Collective burnout!

Natalie Wilkie

Natalie Wilkie
Organisational Development Specialist

Do you feel like you just can’t get motivated to do anything apart from the basics? Feeling like you are waiting for something but not sure what it is? Feeling like just going to work or setting up for work is enough any extras feel just too much. Going to the shops/work/activities feels traumatic with the restrictions and fear we have built up over the last year.

Well I am certainly feeling that way and it seems many people I am speaking too feel that way.

I am curious about whether a year of Covid and related lockdown and restrictions have pushed our trauma responses to the max. Our states of adrenaline fuelled action are massively depleted and our bodies just can’t take any more. We might be at the precipice of a collective collapse and burnout.

How can we help ourselves get back to a place of energy and engagement with life again.
  1. Notice and acknowledge the trauma of the last year and all it has bought for us. Realise what a tough time we have all had of it this year and how it has been traumatic. Remind yourself of that and know it is ok to feel bad considering what has been happening. We don’t need to and often can’t push through which is what we are conditioned to do in our society.
  2. Allow the feelings associated with that to be there – anger, upset, sadness, grief, confusion, whatever comes up for you that is unique to you. Don’t judge it.
  3. Allow time for those feelings – if you want to go to bed after you have put the kids to bed, do it. If you need a cry for an hour – do it. If you need to draw, write or talk through your feelings – do it.
  4. If we are physically ill we gather all the things we need to cocoon ourselves, Lemsips, DVD’s, books, treats, magazines and we set up camp on the sofa or in bed. Our friends and family bring us those things too. We let go. Why don’t we do this when we are mentally not well? Go and collect all those things you need to support you mentally, treats, DVD’s, books, walks out in nature, impromptu trips to the beach, take some time off work (if you can) to recharge and connect back into life. You need to decide what is going to help you renew. What is going to help you feel better. Self care needs to be doubled, tripled, quadrupled. If you need an afternoon in bed then go for it – you might feel like you will never get up – it is unlikely that will happen.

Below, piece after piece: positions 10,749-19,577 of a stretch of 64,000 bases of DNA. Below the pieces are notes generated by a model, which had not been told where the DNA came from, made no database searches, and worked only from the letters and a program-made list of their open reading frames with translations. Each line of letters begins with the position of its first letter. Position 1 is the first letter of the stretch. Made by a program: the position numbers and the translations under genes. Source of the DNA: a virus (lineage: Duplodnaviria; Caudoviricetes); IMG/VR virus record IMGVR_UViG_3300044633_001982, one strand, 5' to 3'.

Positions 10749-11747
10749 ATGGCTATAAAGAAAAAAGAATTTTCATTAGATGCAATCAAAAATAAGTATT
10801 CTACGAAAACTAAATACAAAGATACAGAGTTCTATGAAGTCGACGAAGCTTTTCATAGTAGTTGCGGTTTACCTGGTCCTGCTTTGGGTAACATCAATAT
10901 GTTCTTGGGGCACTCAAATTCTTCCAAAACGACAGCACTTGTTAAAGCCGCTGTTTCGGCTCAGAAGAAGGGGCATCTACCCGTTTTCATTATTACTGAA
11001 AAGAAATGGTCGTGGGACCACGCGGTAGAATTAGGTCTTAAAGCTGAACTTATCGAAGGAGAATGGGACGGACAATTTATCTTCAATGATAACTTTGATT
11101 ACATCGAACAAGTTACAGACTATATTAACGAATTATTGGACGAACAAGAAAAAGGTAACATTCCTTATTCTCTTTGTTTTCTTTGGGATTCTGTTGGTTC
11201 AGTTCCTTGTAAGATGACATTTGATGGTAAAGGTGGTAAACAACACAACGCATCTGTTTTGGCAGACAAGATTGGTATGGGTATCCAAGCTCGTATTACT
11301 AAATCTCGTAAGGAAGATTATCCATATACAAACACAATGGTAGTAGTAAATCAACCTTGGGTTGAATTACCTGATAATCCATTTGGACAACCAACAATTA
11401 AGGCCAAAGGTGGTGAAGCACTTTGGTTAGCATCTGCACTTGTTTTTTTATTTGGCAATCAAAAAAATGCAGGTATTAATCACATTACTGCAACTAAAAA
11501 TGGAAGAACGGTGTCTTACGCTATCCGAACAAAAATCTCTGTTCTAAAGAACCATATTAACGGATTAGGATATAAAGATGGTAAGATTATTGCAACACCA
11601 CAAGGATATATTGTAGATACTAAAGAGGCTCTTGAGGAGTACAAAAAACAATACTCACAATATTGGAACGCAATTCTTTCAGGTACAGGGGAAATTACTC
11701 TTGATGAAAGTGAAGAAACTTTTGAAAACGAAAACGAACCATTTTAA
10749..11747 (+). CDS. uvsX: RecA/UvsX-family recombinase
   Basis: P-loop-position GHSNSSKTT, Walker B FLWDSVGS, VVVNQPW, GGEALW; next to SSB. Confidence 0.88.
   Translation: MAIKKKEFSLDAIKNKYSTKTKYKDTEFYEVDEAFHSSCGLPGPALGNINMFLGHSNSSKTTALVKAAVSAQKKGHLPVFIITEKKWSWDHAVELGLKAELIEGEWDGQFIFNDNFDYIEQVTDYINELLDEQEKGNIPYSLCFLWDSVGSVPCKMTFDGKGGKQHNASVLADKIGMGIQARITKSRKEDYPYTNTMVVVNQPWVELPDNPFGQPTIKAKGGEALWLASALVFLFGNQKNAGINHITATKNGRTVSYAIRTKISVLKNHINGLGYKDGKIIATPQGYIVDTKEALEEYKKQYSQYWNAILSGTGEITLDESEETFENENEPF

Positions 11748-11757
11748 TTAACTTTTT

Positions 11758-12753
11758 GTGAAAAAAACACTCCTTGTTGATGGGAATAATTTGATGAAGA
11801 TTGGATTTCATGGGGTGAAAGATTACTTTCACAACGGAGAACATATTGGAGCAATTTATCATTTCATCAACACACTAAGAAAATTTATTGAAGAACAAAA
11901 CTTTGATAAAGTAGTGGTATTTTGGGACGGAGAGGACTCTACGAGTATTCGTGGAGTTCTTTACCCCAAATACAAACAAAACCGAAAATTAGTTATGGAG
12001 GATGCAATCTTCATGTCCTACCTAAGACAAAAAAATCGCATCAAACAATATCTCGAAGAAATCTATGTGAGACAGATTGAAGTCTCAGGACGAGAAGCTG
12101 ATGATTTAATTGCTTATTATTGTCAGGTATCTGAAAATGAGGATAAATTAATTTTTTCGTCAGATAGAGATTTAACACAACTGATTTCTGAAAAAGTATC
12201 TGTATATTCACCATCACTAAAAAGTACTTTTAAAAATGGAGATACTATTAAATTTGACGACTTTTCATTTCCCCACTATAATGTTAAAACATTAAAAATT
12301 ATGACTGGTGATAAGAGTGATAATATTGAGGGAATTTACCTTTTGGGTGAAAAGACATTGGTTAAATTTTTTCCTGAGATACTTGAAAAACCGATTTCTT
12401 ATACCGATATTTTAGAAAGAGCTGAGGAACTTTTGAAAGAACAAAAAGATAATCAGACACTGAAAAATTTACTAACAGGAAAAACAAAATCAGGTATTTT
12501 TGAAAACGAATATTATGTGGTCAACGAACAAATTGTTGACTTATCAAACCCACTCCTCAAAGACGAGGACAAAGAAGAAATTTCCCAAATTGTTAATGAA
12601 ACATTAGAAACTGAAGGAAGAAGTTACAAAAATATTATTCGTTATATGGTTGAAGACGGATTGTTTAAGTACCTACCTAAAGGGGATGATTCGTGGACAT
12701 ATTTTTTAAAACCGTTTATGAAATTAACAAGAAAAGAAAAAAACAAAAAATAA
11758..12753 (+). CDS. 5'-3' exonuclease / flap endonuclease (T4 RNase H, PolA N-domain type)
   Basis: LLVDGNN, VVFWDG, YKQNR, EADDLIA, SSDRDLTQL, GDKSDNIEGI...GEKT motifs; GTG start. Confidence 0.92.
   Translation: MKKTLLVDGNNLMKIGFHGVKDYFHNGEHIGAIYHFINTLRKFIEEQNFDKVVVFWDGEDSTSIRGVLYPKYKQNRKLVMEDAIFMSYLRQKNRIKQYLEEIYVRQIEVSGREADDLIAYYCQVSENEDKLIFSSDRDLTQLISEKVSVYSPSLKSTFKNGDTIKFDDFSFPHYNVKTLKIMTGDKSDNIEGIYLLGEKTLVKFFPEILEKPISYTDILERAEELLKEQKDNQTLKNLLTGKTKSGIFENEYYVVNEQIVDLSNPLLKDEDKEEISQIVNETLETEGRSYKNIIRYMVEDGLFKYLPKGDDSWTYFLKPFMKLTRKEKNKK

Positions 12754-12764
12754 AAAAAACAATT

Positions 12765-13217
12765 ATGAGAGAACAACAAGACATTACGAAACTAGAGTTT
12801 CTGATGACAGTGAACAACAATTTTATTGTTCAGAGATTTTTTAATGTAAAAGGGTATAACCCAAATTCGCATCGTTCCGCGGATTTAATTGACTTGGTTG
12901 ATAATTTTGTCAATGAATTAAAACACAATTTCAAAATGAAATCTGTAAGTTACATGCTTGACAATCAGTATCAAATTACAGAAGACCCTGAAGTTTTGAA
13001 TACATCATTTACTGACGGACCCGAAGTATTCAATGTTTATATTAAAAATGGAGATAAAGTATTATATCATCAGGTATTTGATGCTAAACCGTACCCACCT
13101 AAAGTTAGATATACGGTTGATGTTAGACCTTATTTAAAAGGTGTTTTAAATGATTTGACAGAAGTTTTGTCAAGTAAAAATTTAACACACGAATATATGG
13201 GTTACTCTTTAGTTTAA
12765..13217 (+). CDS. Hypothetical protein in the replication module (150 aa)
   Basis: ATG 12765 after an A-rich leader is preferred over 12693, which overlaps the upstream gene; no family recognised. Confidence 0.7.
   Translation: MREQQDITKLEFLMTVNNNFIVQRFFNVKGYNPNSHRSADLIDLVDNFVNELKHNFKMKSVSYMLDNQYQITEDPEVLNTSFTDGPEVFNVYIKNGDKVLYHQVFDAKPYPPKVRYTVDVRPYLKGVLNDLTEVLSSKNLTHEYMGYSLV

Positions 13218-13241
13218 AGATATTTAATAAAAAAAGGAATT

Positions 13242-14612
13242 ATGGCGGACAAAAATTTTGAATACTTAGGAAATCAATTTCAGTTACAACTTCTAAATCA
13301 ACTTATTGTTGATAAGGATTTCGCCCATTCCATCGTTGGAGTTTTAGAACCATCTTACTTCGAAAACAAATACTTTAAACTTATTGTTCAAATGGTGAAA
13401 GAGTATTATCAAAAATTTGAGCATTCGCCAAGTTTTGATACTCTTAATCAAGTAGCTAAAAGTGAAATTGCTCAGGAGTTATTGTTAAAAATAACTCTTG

5. If you really can’t shift this feeling then give it time however if that still doesn’t work then look into professional help – go to your GP and speak to them about what they can offer, or you can find counsellors at www.bacp.co.uk and look for local counselling centres in your area.

I was ill last week and so I had to literally crash after every small bit of my work or childcare. It was hard as I felt guilt however by the weekend things had shifted for me. I am still not 100% and need to be wary of still resting however it did the world for me mentally and physically to just let go and not keep pushing hard. Realising we are at this point is 90% of the solution.

Contact us for further information on our Emotional Intelligence sessions and programmes.

Want to learn more about good practices relating to mental health at work, and share to experiences with other companies? Contact us for information on our Good Work & Mental Wellbeing Lab.

The Good Work & Mental Wellbeing Lab is hosted on our Fresh Thinking Labs platform, and focuses on how companies can introduce the types of good practice discussed during our webinars. Our aim is to build a closed community in which people can share experiences and challenges with each other, as well as taking part in open discussions with our expert panel.

Starting with a masterclass led by Stephen Bevan on 14th April (a recording is available on our platform), we’ll follow up with informal workshops every month addressing key themes relating to good work and mental wellbeing. Stephen, Frank Pot, Natalie Wilkie and Peter Totterdill, plus other members of our team, will be regular contributors to each session together with occasional guest experts and practitioners.

Based on feedback so far, we’ll be addressing job design and job crafting, line management roles and behaviours, emotional intelligence, and the impact of digital technologies – but this list isn’t exclusive and we’re keen to include any other issues and challenges identified by Lab members.

Between each session, we’ll be continuing the discussion in themed online forums within the Lab, and we’ll also build up a bespoke knowledge bank including evidence, case studies and practical tools for use by members. Of course we’ll also be available for one-to-one chats from time to time if we can help with specific issues.

We envisage the Lab continuing through to the end of 2021, at which point we’ll produce a short, practical guide to the issues discussed in the Lab (though happy to continue afterwards by popular demand!)

Although we’re a not-for-profit organisation, and very committed to positive mental health at work, we do need to cover our costs. We’re asking participants for a £200 membership fee for the Lab, which we think is pretty good value. You’ll also get access to the other member-only webinars planned for 2021, including:

A virtual journey to employee-owned Gripple

6 July @ 1:30 pm - 3:00 pm BST

Wellbeing Drop-in

13 July @ 12:30 pm - 1:30 pm BST

Plus Wellbeing Drop-Ins, Challenge Workshops, network-building activities and bespoke introductions to members with comparable interests.

We hope that you can join us, and look forward to hearing from you soon. Contact us for information on our Good Work & Mental Wellbeing Lab.

Mental Health Awareness Week.
For resources and ways to get involved you can check the organisations below.